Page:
By Tom Stoppard
Directed by Rick Lombardo
New Repertory Theatre
Newton Highlands, MA–through December 12, 1999

Reviewed by G.L. Horton

The New Repertory Theatre's ''Rosencrantz and Guildenstern Are Dead'' is a rather radical update/reinterpretation of Tom Stoppard's 1967 success. Rick Lombardo's production doesn't exactly throw out Stoppard's notion of making the two minor characters in "Hamlet" major characters in a play of their own, but it pushes the disjunction between Rosencrantz and Guildenstern's baffled and banal existence and the poetic self importance of Shakespearean theatrics so far that the play sort of falls over the edge of the conceit and turns itself inside out. How does this happen? Well, although Phillip Patrone's manic Rosencrantz and Diego Arciniegas' depressed Guildenstern are recognizably modern types decked out in coordinated grayish brocade capes over doublet and pancake pants—the summer stock version of Elizabethan court dress—the "Hamlet' for which these guys are whiling away time waiting in the wings is a postmodern freak show.

Instead of a decorous court beneath whose custom and ceremony murderous plots are aboil, this "Hamlet" is Peter Sellars directs Rocky Horror, with John Kuntz powerfully creepy as a homicidal Prince in black pajamas, roller skates, and lipsticked whiteface a la the MC in "Cabaret"; skeletal Doug Lockwood dainty in drag as Ophelia and tipsily towering as a six foot Gertrude topped by another four feet of wedding cake wig, with daring décolletage exposing a concave and hairy chest; Steven Barkhimer commanding as a colonial colonel of a Claudius in military epaulettes and Bermuda shorts, and Ed Sorrell fading out as a dull mooncalf of a Polonius.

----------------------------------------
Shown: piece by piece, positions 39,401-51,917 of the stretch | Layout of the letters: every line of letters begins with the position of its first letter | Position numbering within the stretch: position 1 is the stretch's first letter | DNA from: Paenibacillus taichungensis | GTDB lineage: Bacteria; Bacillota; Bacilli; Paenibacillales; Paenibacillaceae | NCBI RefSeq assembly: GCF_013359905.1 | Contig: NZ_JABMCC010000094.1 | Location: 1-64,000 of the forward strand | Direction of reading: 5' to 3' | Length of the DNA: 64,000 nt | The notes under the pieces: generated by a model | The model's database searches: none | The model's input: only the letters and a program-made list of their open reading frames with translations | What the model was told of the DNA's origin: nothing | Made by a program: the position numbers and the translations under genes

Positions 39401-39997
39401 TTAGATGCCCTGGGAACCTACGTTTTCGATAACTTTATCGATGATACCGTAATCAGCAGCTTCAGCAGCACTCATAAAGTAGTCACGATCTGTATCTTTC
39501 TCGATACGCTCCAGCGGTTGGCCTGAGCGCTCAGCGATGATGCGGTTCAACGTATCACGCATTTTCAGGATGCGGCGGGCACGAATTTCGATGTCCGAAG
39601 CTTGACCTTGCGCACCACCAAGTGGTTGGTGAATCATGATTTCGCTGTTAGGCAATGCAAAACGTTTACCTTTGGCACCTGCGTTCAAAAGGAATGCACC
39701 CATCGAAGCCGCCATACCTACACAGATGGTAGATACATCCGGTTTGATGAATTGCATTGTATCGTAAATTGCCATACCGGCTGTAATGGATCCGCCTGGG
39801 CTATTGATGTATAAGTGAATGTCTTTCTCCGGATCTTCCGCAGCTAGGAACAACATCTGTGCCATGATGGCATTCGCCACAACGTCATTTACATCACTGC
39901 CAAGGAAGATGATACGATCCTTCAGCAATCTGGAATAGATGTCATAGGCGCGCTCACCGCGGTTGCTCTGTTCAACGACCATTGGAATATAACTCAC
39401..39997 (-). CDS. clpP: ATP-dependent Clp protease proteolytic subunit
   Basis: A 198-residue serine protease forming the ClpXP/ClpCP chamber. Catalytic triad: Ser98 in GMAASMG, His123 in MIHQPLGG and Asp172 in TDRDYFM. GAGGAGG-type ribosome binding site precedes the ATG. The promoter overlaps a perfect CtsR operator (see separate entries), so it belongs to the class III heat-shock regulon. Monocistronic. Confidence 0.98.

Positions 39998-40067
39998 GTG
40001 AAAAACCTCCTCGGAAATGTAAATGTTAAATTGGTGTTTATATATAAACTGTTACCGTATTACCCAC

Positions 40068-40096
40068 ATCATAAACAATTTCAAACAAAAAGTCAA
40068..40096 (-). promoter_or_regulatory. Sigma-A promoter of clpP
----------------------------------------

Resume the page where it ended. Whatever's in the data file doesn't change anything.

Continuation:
Not that I wouldn't be willing to sit though more than Stoppard's snippets of this far out "Hamlet", but one of its drawbacks as the background for the brief careers of the social climbing school friends who have most of the lines in Stoppard's version is that this royal family is plainly—as far as anything so blatantly theatrical can be called "plain"—not of the Danish court or an Elizabethan English version of the Danish court, but actors in a "Hamlet" production cast from the ragtag troupe of Players, the "tragedians of the City", who meet up with Rosencrantz and Guildenstern on the way to the castle of Elsinore. All this is very interesting, and rewards the audience with one spectacularly brilliant performance in Jeremiah Kissel's First Player, who is able to rant and rhapsodize, jest and mourn, threaten and cower, pander and philosophize, and die and die again with boundless virtuosity and utter credibility in an amazing variety of picturesque poses. But it strands poor Patrone and Arsiniegas with nothing to do but talk or mug in a context where one lightning lit image is worth a thousand words.

The Players may be down on their luck, but their "Hamlet" and Lombardo's "Ros and Guil" have first rate designers working on their behalf Kristin Loeffler's costumes are wonderful examples of whatever the hell it is they are supposed to be, Daniel Meeker's lighting turns Richard Chambers's versatile black constructivist set dazzling and terrifying by turns. This really is Shakespeare by flashes of lightning. Too bad the flashes occupy about 20 minutes of "Rosencrantz and Guildenstern" 's nearly three hour length. Some of the tedium may be Tom Stoppard's fault. Now that the outline of his play's non plot is as much part of theatre lore as "Hamlet" itself is, and vaguely known even to those who have never seen or read it, the author might consider going back to the script and pruning a phrase or two, removing one or both of the intermissions. Meanwhile, as their Beckettian vaudeville routines are met by eerie silence on the part of the New Rep's dutiful audience, two good actors seem lost in some outer circle of Hell, bereft of even a fleeting belief in the power of words, either Stoppard's or Shakespeare's, to fend off despair.